In 1886 the church acquired the lease of the Great Northern Railway Club, The Railway Tavern. Included in the transfer were ‘the beer engines, billiard tables and other items’. Lord Colville was elected President and the vicar appointed Treasurer. The rulebook states that: ‘The club must have at least 40 members, who shall pay 1/6 (One shilling and six pence) per quarter membership fee, plus 6d (six pence) entrance fee on each visit.’ It is not known how long the club survived or its actual location. Much later the church built an institute on land fronting Forester Street at the rear of the vicarage (now the site of the Medical Centre)
Few records are available which give any account of the church’s activities during its earliest days. However surviving faculty letters record some of the changes which have taken place. In 1901 the church had to pay its apportionment for the making up of Forester Street, a sum of £19 13s 9d being demanded. It was to be a further six years before a wall was erected along the Forester Street and Victoria Road boundaries, paid for by the Earl of Carnarvon at a cost of £100.
It can be assumed that upon completion the church was heated by coal stoves for in 1904 permission was given for the removal of two ‘Tortoise’ stoves - the same type of appliance recalled by John Betjeman in his well-known poem Christmas:
The bells of waiting Advent ring
Gas mains are believed to have been installed in the area sometime before 1901, so gas may have been provided in the church for both heat and light. This is a strong possibility, for by 1906 it was necessary to install a ventilation system into the church to deal with fumes. Air bricks with ducts were installed below the windows of the south and north walls and a lasting alteration to the roof line produced by the appearance of the two lantern shaped terminals to house the two Boyles Patent Air Pumps Pattern number 107. These were entirely mechanical devices operated by the rising warm air and draughts. The external housings are still in situ. It is not known if they contain any apparatus. It was not until 1927 that the church installed electricity.
In 1902 the congregation subscribed the sum of £16 to have the three plain east windows replaced by geometric patterned leaded lights in commemoration of the coronation of King Edward and Queen Alexandra.
Many men of Netherfield lost their lives in the First World War. In 1921 an oak screen surmounted by a crucifix and supporting figures was erected leading from the north wall towards the nave, forming an entrance to the Lady Chapel. The names of the local men who died in the Second World War were subsequently added.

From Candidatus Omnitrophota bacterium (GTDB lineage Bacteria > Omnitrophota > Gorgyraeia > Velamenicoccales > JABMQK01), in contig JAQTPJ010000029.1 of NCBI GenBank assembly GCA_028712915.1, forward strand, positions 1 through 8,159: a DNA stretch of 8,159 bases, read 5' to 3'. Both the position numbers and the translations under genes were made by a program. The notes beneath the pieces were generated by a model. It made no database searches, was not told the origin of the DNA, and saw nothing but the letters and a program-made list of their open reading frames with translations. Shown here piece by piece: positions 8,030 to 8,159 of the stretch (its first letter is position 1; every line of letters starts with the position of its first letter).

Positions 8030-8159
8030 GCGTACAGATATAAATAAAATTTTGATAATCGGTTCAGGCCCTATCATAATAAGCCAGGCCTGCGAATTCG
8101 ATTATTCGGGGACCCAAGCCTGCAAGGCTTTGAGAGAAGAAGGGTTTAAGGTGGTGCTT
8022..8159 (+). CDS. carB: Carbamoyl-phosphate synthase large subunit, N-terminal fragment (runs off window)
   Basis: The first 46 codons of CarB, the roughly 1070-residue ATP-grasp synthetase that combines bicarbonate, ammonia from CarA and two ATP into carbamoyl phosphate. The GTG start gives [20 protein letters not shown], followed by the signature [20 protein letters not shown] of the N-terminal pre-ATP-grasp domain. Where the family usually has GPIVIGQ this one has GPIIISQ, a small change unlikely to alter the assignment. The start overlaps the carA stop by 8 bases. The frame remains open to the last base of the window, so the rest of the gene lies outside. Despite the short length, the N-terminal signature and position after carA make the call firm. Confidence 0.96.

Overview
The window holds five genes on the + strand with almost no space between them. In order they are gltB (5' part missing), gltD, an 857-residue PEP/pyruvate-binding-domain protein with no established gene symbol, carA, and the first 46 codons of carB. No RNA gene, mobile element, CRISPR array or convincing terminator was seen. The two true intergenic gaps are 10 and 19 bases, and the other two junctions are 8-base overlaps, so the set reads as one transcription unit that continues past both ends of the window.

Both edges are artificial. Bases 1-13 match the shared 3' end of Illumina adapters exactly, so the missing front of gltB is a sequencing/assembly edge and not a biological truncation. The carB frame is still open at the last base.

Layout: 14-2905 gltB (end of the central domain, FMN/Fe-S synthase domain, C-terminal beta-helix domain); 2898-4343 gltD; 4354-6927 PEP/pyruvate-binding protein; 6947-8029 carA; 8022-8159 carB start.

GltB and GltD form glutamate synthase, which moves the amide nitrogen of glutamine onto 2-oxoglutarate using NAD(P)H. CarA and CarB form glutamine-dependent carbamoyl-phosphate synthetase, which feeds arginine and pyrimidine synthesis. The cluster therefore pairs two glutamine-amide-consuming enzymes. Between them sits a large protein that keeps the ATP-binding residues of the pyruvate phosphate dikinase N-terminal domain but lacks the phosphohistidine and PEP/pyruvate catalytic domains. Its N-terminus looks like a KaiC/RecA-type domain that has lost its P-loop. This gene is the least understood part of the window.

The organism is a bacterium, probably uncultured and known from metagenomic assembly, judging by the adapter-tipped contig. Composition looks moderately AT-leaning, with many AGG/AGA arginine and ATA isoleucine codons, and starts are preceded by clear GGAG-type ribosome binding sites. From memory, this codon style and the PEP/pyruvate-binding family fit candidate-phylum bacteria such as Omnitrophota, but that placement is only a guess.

The involvement of the church in the life of the local community was demonstrated by the somewhat unusual action of taking over the railway club lease in 1886, and later by the opening of church institute in the church grounds. It is further evidenced by the report of the church tennis club who used the courts at the rear of the church and were able to report that in December 1939 they had a cash balance in the club account of £71 11s 5d, a considerable sum at that time.
In 1947 major changes took place within the church. As a memorial to the previous incumbent the Rev Mr Truman, the east end leaded lights were boarded over to allow the chancel floor to be raised, and three new steps installed on which to place a new altar with a reredos curtain and crested frieze. At the same time the choir stalls were removed to the nave. The project costing £400.
A new reredos was also erected in the Lady chapel in 1960 again as a memorial.
At some point between 1887 and 1934 the Patronage of the church had been acquired by Harrogate College, Walsall, who in 1934 offered to sell it for the sum of £560. The congregation purchased it and it was transferred to the Southwell Diocesan Board of Patronage.
Like many churches, the church has in recent years been without the service of its own vicar on many occasions, and in 1981 it became a plurality with the neighbouring church of St John’s, Colwick.
In the year 2000 a proposal was made to demolish the church and replace it with a £750,000 multi-purpose building. Local opposition however defeated the idea and it was withdrawn. A new vicarage was built on the site of the tennis courts and in 2003 the old vicarage site was sold for the building of a new community facility. The St George’s Centre, opened in 2004.
The church records date from 15th November 1885, when Emily Mable the daughter of Sam and Eliza Martin was baptised in a mission church built near the Colwick Railway crossing. Sam was a fireman working on the railway. The first baptism in the present building on 24th May 1887 was that of Alfreda Blalesley, daughter of William and Elizabeth Blalesley. William also worked on the railway, but was an engine driver.
Prior to the first baptism, a marriage ceremony had been conducted joining Herbert Palmer Redgrave aged 24 a builder, and Ann Pendle Henderson aged 23 on 24th January 1887. The Rev John Greenlaw the first vicar signed all three records.
The earlier registers have been deposited at the Nottinghamshire Archives Offices. The records include faculty letters with schedules of works, a newspaper report of the consecration of the church plus various correspondence, receipts for work done.
The local library at Carlton holds copies of more the recent Church Magazines.